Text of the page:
At 8:40 a.m. today, Truth or Consequences city officials returned Ron Fenn’s analog electric meter after he had spent a week with no heat and lights, restoring power it disconnected because Fenn tried to appeal the installation of a smart meter.
New Mexico Assistant Attorney General Gideon Elliot, assigned to the AG’s consumer and environmental protection division, successfully interceded with City Manager Morris Madrid on Fenn’s behalf.
Fenn contacted Elliot, who called Madrid, Fenn said, “10 times”; none of his calls were returned by Madrid. Elliot then phoned City Attorney Jay Rubin, who arranged for Elliot to speak with Madrid on Dec. 14, four days after the disconnection. The assistant attorney general was not satisfied with the results of that conversation, according to Fenn.
Late in the afternoon of Dec. 14, Elliot (who declined the Sun’s request for an interview about his advocacy for Fenn) emailed Madrid a letter, urging him to turn Fenn’s power on immediately.
“While there is no specific statute prohibiting your actions,” Elliot stated in the letter, “you should know that as an employee of the City of Truth or Consequences, your actions as a public officer fall within the scope of the Governmental Conduct Act, NMSA 1978, § 10-16-1 thru 18. The Act specifically requires that public officers (1) treat their position as a public trust, and use their powers and resources to only to advance the public interest; and (2) that public officers conduct themselves in a manner that justifies the confidence placed in them by the people, and ‘at all times maintain the integrity and discharge ethically the high responsibilities of public service.’ NMSA 1978, § 10-16-3.”
Elliot went on to point out the Public Regulation Commission has forbidden service disconnections while Governor Michelle Lujan Grisham’s emergency health order is in effect. Although the city-owned electric utility isn’t ruled by the PRC, Elliot stated, “your actions nonetheless fall within the scope of conduct that the policy seeks to prevent, namely the disconnection of essential services to particularly vulnerable individuals, such as the elderly.”
“As Mr. Fenn is 77 years old,” Elliot said in conclusion, “the Office of the Attorney General respectfully urges that you return to him the meter he had before December 9, 2020, and restore his power today, December 14, 2020, and that his service remain in place until the appeal process has run its course.”
Madrid did not act on Elliot’s request, and Fenn remained without electricity throughout the next day, Tues., Dec. 15.
That afternoon, at 4:31 p.m., Elliot forwarded the letter he had written to Madrid to each of the city commissioners, with a note that concluded: “The Office of the Attorney General trusts that your prompt attention to this matter will result in Mr. Fenn’s original meter and service being restored tonight.”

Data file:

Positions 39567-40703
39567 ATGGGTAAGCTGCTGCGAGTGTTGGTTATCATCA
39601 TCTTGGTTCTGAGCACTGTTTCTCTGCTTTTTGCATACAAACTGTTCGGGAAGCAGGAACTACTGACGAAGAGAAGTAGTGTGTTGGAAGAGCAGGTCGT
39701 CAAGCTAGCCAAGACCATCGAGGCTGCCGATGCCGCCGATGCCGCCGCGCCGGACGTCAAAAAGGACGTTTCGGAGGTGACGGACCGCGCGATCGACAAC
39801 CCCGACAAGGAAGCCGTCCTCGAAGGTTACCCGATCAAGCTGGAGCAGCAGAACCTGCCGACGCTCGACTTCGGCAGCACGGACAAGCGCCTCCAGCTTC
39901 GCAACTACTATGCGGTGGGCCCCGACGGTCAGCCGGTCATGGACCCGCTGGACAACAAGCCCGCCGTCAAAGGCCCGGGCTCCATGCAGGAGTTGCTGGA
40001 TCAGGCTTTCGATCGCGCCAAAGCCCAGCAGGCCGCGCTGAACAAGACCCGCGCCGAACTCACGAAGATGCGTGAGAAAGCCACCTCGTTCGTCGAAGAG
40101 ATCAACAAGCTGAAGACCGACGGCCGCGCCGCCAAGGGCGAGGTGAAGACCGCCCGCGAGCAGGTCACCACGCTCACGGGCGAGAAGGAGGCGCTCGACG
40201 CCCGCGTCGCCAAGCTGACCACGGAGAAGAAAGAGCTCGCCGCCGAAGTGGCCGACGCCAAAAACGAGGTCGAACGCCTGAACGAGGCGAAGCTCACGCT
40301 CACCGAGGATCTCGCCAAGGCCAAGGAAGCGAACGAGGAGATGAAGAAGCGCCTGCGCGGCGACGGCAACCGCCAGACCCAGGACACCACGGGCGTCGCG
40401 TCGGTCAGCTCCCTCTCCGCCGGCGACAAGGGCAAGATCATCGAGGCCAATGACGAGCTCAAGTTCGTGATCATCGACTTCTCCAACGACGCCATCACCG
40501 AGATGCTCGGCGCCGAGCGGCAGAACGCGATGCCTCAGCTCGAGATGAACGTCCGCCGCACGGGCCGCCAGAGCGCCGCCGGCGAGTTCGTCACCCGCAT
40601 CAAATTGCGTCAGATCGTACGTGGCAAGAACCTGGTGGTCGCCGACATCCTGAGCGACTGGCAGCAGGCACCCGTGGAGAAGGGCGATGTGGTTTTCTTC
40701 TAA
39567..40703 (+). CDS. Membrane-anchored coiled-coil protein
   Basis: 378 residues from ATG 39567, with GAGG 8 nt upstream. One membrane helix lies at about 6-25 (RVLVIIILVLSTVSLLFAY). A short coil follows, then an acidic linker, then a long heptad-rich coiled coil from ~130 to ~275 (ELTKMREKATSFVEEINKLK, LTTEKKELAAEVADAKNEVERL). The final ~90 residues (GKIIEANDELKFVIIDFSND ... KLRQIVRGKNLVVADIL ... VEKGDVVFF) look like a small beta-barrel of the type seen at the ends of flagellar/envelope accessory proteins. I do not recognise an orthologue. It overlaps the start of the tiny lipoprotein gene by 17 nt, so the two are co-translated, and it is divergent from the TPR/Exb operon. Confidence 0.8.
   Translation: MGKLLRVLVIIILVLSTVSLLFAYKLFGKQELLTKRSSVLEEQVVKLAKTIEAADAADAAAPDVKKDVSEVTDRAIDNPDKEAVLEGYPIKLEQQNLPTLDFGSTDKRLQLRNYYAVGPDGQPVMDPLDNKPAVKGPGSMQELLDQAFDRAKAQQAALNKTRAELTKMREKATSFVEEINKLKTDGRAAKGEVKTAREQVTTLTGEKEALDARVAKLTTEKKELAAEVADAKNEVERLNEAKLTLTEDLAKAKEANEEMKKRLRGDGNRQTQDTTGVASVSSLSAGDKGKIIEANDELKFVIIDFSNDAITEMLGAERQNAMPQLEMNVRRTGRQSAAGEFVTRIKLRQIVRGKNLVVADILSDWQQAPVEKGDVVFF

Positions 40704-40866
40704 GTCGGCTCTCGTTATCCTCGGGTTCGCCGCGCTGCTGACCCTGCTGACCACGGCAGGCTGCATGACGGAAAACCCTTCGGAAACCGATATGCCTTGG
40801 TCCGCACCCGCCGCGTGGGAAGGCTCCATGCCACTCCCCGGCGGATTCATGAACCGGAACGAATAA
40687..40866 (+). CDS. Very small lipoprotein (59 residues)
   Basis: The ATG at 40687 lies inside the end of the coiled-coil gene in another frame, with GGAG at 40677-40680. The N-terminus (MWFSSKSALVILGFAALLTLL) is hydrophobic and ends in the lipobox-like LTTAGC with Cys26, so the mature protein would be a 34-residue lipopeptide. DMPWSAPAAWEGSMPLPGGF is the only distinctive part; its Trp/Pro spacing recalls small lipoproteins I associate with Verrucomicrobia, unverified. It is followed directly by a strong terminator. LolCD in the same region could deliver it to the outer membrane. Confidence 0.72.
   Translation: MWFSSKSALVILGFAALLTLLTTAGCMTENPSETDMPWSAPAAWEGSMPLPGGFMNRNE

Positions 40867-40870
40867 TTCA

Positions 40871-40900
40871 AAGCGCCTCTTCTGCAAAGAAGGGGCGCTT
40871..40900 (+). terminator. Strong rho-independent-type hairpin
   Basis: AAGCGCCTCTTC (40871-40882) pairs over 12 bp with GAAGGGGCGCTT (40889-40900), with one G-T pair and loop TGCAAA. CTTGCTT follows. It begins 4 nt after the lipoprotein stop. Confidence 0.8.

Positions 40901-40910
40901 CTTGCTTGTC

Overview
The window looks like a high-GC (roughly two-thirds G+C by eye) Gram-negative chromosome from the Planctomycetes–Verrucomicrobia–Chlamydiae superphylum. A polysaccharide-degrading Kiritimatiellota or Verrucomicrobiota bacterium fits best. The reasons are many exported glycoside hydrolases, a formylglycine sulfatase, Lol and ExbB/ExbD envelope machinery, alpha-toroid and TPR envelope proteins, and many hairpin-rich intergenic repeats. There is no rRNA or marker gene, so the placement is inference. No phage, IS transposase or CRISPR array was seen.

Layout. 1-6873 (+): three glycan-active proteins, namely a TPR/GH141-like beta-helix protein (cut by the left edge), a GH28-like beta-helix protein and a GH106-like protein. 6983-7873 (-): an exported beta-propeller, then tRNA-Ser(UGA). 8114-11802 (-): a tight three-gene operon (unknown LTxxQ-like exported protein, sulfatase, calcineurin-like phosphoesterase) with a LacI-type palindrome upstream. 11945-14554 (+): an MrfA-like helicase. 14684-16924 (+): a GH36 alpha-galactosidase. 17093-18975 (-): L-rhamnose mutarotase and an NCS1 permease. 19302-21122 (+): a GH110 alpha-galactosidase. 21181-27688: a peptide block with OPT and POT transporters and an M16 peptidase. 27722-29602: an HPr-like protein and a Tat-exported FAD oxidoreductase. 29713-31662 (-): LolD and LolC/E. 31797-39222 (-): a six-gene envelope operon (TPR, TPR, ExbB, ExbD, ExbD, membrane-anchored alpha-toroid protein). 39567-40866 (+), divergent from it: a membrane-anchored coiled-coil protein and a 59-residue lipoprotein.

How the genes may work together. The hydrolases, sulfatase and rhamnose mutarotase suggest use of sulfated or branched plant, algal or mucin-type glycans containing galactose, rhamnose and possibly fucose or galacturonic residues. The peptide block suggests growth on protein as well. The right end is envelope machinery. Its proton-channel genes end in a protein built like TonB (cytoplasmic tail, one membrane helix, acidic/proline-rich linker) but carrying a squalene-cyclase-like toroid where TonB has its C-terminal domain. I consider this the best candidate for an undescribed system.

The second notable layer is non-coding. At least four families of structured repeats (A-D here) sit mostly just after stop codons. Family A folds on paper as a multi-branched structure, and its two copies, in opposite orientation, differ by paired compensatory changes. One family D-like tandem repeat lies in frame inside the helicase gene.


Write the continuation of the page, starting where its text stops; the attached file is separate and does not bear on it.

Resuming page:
Fenn had forwarded Elliot’s letter to Madrid to the commissioners the day before.
At 8:40 a.m. the following morning, Wed., Dec. 16, the same deputation of four city officials who had seized Fenn’s analog electric meter a week earlier came to return it: Chief of Police Michael Apodaca and a patrol officer and Electric Department Director Bo Easley and a department employee.
They had in hand a letter from Madrid, instructing Fenn him he must submit an appeals argument by Dec. 22. Evidently, the city has rejected Fenn’s prior appeals letter, which was submitted Dec. 9.
Two other residents are appealing city disconnect notices received after they, like Fenn, declined to allow a smart meter installer access to their properties. Their right of appeal is set forth in city code 14-30.
Lee Foerstner, owner of Riverbend Hot Springs Resort and Spa, forwarded to the Sun his letter appealing the city’s threatened disconnection of his electrical service on Dec. 18 if he does not allow the installation of a smart meter.
Ariel Dougherty told the Sun she is appealing her Dec. 22 disconnect notice.
The appeals process laid out in the code allows a first appeal to the utility department head, a second appeal to the city manager and a third appeal to the city commission. Since the disconnect notices are signed by Madrid, it is unclear if the first two quasi-judicial appeals hearings are moot, and if the next and final step in the appeals process is for the city commission to hear residents’ appeals.
The Sun has asked the city commissioners several times about their positions on the possible health risks, fire hazard and data breaches of smart meters. The Sun has asked for their comments as well on the inequitable exemption of 30 to 40 businesses downtown from the smart-meter installation program. None of the commissioners has ever responded.
The city commission has held its silence with the community, as well. The city commission denied the public the right to vote on a 10-year moratorium on smart meters—the petition drive and ordinance initiative spearheaded by Fenn last year.
The city commissioners remained silent at today’s meeting, each declining to use “response to public comment” section of the agenda to speak about the denial of Fenn’s due process and his week-long suffering.
While sitting as a quasi-judicial body in the upcoming appeals, the city commissioners will have the opportunity to explain the rationale for purchasing a $1 million smart meter system, when city resources are short, and imposing its installation on unwilling customers during a pandemic, when residents’ health is already at risk.
Fenn spoke during today’s city commission meeting. He took exception to Madrid’s letter—given to him 20 minutes before the meeting’s start—which stated the city was turning his electricity back on “consistent with the city’s policy of non-interruption of service during the holiday season” as insulting doublespeak.
“This is a public utility, owned by the people, not by Morris Madrid,” Fenn said.